Of Particular Significance

Is Light’s Speed Really a Constant?

POSTED BY Matt Strassler

POSTED BY Matt Strassler

ON 02/27/2024

How confident can we be that light’s speed across the universe is really constant, as I assumed in a recent post? Well, aspects of that idea can be verified experimentally. For instance, the hypothesis that light at all frequencies travels at the same speed can be checked. Today I’ll show you one way that it’s done; it’s particularly straightforward and easy to interpret.

LHAASO and Photons

Light’s speed in empty space is widely thought to be set by a universal cosmic speed limit, c, which is roughly 300,000 km [186,000 miles] per second. Over time, experiments have tested this hypothesis with ever better precision.

A recent check comes from the LHAASO experiment in Tibet — LHAASO stands for “Large High Altitude Air Shower Observatory” — which is designed to measure “cosmic rays.” A cosmic ray is a general term, meaning “any high-energy particle from outer space.” It’s common for a cosmic ray, when reaching the Earth’s atmosphere, to hit an atom and create a shower of lower-energy particles. LHAASO can observe and measure the particles in that shower, and work backwards to infer the original cosmic ray’s energy. Among the most common cosmic rays seen at LHAASO are “gamma-ray photons.”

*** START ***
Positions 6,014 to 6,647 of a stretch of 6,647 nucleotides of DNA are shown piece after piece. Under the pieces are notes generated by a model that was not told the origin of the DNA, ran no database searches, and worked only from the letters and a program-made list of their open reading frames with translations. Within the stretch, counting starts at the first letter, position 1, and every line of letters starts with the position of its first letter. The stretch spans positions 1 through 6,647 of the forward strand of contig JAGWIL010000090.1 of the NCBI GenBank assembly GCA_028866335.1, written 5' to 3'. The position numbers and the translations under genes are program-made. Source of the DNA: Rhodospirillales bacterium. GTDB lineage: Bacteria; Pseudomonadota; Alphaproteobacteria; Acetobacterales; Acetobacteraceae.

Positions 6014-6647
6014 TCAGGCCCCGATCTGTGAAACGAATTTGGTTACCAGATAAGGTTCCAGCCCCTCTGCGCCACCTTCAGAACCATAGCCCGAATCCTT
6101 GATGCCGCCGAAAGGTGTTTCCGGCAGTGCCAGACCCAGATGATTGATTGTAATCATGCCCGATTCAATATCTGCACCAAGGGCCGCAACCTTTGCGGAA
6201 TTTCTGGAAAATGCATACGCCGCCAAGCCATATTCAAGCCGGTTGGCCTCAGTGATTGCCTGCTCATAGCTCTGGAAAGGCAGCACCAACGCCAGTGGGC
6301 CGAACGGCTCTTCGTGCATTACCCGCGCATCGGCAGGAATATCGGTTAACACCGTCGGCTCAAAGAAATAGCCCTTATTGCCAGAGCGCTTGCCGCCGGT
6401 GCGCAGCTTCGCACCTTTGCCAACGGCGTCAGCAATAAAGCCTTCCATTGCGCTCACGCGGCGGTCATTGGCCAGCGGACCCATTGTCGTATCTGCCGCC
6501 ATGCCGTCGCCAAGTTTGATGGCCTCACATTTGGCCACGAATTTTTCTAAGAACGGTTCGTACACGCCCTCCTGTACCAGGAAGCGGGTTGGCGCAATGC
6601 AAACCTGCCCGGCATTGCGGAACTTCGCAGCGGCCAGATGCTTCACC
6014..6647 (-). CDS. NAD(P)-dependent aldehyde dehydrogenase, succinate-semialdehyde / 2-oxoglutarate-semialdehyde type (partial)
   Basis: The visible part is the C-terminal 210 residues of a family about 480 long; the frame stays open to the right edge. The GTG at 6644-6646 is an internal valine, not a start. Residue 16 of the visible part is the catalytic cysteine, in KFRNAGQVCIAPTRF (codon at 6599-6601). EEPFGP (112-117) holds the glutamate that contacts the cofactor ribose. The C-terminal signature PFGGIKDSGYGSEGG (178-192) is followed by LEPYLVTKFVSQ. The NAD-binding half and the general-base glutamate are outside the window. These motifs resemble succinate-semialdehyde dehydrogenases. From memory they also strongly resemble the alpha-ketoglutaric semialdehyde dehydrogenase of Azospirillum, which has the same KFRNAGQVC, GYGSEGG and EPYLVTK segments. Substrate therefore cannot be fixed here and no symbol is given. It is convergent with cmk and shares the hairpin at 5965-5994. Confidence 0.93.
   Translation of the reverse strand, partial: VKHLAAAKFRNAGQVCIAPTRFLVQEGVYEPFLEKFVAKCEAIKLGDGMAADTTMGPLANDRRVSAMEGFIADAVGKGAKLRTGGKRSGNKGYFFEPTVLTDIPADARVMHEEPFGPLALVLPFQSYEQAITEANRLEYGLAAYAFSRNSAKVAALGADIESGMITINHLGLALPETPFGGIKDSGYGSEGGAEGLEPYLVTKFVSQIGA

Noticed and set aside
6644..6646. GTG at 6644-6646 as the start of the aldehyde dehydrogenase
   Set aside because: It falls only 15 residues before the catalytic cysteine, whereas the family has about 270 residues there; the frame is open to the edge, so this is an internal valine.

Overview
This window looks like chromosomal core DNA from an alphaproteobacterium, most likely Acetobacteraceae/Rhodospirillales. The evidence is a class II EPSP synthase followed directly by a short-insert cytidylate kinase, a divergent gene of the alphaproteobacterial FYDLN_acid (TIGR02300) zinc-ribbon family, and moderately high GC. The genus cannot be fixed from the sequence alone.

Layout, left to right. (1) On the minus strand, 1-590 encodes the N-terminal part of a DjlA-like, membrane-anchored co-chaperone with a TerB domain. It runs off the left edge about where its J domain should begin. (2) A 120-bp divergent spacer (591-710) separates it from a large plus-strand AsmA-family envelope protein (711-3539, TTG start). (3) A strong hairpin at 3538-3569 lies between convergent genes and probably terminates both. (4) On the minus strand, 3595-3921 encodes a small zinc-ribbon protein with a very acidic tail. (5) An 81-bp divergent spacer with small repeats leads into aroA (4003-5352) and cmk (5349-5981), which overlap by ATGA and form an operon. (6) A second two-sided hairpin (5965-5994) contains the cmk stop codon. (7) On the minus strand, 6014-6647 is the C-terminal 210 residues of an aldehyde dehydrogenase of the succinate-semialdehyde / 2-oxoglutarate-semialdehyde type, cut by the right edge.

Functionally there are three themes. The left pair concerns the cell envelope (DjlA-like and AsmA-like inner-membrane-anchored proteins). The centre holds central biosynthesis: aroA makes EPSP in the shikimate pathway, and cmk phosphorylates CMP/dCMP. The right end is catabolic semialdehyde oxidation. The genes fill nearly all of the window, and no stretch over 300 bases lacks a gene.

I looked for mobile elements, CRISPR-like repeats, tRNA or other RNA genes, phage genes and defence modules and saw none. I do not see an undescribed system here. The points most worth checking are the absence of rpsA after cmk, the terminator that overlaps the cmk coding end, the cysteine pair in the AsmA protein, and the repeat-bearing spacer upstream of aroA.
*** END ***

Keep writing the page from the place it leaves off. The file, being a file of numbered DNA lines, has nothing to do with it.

Light waves vibrating with slightly higher frequency than our eyes can detect are called “ultra-violet”; at even higher frequencies are found “X-rays” and then “gamma-rays.” Despite the various names, all of these waves are really of exactly the same type, just vibrating at different rates. Moreover, all such waves are made from photons — the particles of light, whose energy is always proportional to their frequency. That means that ultra-high-frequency light is made from ultra-high-energy photons, and it is these “gamma-ray photons” from outer space that LHAASO detects and measures.

A Bright, Long-Duration Gamma-Ray Burst